CrossCode “A Masterpieces in Disguise” – Demo Review

by: Anthony Riley

I believe there are three types of games found in Steam Early Access. The first type is games that gain momentum so quickly, due to praise that they are prophesized be a success. On the opposite side of the spectrum, you have games that, from first glance are destined for failure. And the third type? Games overshadowed by fame while at the same time being looked at as an upcoming failure. Games that are masterpieces-in-disguise- games like CrossCode.

CrossCode is a story-driven action RPG game developed by Radical Fish Games. The creative team behind the game consisted of a small group of developers. Led by Felix Klein, the team sought out to create a game with a deep story and fast gameplay. Using their knowledge of the 16-bit era of gaming, the staff at Radical Fish Games was able to combine elements from different genres while at the same time, presenting it in the cleanest way possible. Radical Fish has since kept support for the game at an all-time high and are just about ready to enter the final stages of development.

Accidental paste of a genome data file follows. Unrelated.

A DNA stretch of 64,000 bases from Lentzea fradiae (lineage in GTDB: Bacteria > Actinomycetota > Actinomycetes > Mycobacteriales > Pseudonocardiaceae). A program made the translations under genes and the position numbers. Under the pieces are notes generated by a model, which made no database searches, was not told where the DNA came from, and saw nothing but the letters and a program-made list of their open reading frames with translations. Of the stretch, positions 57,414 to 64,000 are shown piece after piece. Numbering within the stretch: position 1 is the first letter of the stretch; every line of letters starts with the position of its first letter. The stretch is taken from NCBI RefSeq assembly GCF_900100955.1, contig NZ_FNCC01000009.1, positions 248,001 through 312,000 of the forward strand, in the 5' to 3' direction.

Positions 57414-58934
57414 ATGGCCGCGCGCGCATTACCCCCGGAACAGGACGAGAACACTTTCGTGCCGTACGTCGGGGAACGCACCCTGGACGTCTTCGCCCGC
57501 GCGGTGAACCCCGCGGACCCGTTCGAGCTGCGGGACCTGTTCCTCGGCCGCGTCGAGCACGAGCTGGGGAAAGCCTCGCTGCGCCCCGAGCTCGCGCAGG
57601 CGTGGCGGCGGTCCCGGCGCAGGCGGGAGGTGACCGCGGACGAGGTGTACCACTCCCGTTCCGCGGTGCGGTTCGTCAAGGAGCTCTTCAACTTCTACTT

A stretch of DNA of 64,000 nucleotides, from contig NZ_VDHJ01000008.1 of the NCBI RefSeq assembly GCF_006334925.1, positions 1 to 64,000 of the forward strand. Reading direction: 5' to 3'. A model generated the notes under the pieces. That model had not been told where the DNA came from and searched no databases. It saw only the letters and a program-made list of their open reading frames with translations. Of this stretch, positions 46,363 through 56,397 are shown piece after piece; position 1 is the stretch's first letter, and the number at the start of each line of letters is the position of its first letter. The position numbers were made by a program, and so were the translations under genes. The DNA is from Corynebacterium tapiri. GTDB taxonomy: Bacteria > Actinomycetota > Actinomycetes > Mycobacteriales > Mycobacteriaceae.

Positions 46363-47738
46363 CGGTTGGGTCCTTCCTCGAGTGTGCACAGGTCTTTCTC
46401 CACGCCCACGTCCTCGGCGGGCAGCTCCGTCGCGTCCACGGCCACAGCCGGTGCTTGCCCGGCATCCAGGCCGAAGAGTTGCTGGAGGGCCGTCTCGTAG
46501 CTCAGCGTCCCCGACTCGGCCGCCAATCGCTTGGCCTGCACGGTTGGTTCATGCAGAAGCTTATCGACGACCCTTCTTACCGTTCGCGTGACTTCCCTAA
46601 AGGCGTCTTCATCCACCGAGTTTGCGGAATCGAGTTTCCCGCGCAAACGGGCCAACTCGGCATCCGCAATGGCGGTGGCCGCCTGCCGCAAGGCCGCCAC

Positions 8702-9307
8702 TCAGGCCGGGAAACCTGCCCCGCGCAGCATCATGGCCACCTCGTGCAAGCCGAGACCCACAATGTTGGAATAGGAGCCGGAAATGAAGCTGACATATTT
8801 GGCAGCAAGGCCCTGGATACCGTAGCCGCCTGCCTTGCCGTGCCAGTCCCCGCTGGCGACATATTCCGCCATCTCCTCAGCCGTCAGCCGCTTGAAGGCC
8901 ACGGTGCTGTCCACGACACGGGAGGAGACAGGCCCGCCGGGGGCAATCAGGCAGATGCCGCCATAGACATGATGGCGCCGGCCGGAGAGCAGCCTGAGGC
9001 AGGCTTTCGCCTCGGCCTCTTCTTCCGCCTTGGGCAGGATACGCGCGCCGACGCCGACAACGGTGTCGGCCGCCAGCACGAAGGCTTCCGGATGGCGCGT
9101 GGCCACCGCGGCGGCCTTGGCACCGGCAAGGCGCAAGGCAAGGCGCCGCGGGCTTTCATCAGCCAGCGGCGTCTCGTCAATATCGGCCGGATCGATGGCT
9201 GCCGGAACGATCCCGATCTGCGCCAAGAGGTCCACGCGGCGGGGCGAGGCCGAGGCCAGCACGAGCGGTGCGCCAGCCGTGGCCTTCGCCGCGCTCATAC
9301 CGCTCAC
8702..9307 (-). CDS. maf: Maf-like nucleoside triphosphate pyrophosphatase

Getting my hands on the demo version of the game, I was rather amused. You take control of the mute MMO avatar Lea in her quest to regain her memories. The game featured stunning 16-bit visuals. This emulated a classic feel that can only be replicated when playing older games like The Legend of Zelda: A Link to the Past or Chrono Trigger while at the same time looking polished enough to compete with today’s standards. Adding to the retro feel of the game is the music; CrossCode features an original chip-tune soundtrack akin to a Mega man game.

Combat was one of the demo’s strongest points. The ability to switch from an up-close play style to a ranged one on the fly made battles feel fast paced. Coupled that with Lea’s incredibly fast dodge made for a much more fun experience. Outside of battle, solving puzzles with Lea was a blast. Her ranged weapon, balls, allow for interesting puzzle mechanics including bouncing them off walls in order to hit far away switches. For a demo, I was actually very surprised at the difficulty of said puzzles. They were not hard but they did require me to take a minute to understand.

I have high expectations for the game. The demo proved that the CrossCode developers are on the right track to making a masterpiece. Being such an early build, however, it wouldn’t be surprising if a lot has changed since the demo’s release in 2015. If you want the latest version of CrossCode, you can purchase it on Steam Early Access for $19.99. It is set to fully release sometime in 2017.